A cash discount is the amount of the reduction of a sum to be paid on an invoice or a bill when the bill is being settled or paid. EG a business will sometimes accept a smaller sum in full settlement of an invoice if payment is made within a certain time. It is an allowance given for quick payment. Unlike a trade discount a cash discount will need to be recorded in the ledgers of the business & these discounts are know as •Discount Allowed: Given by a business to its customers on prompt payment of outstanding bills. •Discount Received: Received by a business from its suppliers when it pays the supplier quickly.
ACCOUNTING TERMS & DEFINITIONS
Assets are resources owned by the business. Assets consist of property of all kinds such as Buildings, Machinery, Motor Vehicles, Furniture & Fittings, Stock & Debtors (customers owing money to the business).
Assets are divided into Fixed and Current Assets:
Fixed Assets are Assets of the business that have •A long life •Are used in the business. •Are not bought for the purposes of resale. E.g. Buildings, Machinery, Motor Vehicles
Current Assets are Assets of the business that are •Consistently changing in value •Generally have a short life •Are held for resale. E.g. Cash, Stock, Debtors
Liabilities are the total of money owed (outstanding) for assets, goods & expenses supplied to the business. E.g. Creditors, Loans, Bank Overdraft.
The Rule for Assets & Liabilities is Rule No 2
DEBIT ASSETS CREDIT LIABILITIES
Liabilities are usually separated into two types in the balance sheet:
Current Liabilities & Long Term Liabilities:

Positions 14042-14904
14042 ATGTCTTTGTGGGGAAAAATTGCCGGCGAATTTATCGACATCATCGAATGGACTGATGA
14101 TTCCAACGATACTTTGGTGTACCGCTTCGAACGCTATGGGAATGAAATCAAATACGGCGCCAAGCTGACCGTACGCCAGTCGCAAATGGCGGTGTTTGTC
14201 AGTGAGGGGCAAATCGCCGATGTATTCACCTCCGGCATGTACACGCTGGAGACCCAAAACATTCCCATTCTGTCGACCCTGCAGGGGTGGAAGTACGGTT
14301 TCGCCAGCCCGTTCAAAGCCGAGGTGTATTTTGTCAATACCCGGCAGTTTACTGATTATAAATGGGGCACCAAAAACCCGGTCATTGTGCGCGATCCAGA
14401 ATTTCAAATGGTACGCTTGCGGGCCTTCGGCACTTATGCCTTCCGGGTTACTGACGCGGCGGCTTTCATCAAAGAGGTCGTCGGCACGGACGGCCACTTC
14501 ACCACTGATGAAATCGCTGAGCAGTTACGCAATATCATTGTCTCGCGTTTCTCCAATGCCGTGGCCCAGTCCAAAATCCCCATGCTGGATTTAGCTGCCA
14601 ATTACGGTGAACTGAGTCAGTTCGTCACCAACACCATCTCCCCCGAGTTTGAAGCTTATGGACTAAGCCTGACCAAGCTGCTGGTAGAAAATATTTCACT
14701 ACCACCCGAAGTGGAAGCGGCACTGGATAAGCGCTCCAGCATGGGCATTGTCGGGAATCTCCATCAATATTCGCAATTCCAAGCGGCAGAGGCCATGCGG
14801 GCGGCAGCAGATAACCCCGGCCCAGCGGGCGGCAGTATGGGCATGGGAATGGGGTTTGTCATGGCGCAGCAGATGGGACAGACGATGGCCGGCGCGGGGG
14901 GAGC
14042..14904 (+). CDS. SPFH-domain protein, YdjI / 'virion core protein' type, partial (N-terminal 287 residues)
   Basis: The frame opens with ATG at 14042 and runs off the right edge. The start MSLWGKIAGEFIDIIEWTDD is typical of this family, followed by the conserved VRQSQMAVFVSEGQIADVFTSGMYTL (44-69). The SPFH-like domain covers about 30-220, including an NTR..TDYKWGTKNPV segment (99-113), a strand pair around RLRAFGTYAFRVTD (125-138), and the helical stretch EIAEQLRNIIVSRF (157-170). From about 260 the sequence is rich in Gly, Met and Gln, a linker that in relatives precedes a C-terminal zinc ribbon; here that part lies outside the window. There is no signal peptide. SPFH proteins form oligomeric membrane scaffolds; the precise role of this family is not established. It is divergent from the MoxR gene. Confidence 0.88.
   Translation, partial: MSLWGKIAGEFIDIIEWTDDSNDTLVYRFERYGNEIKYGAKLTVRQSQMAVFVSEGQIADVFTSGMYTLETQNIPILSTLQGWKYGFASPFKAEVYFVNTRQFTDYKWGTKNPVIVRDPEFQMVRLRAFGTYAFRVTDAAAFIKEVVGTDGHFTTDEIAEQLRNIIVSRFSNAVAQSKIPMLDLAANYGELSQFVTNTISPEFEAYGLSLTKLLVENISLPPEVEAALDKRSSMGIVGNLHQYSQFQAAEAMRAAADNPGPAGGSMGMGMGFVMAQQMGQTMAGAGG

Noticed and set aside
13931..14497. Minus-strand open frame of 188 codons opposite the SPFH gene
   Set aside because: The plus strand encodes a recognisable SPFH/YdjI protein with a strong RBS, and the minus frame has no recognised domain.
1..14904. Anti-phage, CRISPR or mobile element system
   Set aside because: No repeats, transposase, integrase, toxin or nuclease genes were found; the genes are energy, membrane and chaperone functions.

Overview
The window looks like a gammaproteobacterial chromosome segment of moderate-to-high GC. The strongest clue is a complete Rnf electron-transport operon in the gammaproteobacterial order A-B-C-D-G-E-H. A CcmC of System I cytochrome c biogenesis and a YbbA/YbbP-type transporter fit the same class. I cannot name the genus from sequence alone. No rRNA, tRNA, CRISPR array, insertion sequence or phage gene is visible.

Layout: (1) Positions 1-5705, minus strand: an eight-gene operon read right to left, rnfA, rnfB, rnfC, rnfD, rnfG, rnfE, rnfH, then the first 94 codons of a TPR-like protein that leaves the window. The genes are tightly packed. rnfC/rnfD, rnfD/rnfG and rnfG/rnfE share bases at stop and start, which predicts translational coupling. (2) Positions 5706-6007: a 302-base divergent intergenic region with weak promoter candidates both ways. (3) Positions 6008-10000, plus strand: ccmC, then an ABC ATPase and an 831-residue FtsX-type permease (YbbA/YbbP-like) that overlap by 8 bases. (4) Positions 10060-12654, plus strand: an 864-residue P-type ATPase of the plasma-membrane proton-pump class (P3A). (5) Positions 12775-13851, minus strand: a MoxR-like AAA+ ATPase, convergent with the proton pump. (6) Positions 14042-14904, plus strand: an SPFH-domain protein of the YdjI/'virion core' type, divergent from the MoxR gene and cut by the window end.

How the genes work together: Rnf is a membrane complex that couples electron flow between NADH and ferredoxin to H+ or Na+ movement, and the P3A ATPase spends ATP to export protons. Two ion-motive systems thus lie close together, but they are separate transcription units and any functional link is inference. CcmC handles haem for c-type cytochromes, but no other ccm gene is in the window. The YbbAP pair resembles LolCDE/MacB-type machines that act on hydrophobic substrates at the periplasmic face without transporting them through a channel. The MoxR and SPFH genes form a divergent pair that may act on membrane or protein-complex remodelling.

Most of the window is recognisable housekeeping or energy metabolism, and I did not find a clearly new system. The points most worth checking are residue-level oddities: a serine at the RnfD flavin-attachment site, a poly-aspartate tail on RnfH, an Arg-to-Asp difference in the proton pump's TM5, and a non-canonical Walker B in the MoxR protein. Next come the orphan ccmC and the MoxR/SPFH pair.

Current Liabilities are items such as Creditors, Bank Overdraft, Vat & PAYE/PRSI Liabilities & Accruals. Again current liabilities as such change on a day-to-day basis and are for use in the daily running of the business. Long Term Liabilities are as the name suggests more Long Term. They are usually payable by some date in the future rather than constantly changing e.g. Long Term Leases, Term Loans etc.5 years ago
Business ConsultantReminder - 15th November 2015 is the last date for submitting Self Assessed Accounts online5 years ago
Business ConsultantTheory sample Questions - what is the difference between a debtor and a creditor - what is meant by the double entry system and when does it start - how do you transfer money from the current account to the Petty cash - what is meant by books of prime entry and name 4 of them - what are source documents and name 4 of them - how is vat calculated - what does an ongoing vat refund indicate - explain what the imprest system is - what is owners capital - how is stock for resale treated differently from services or items not for resale5 years ago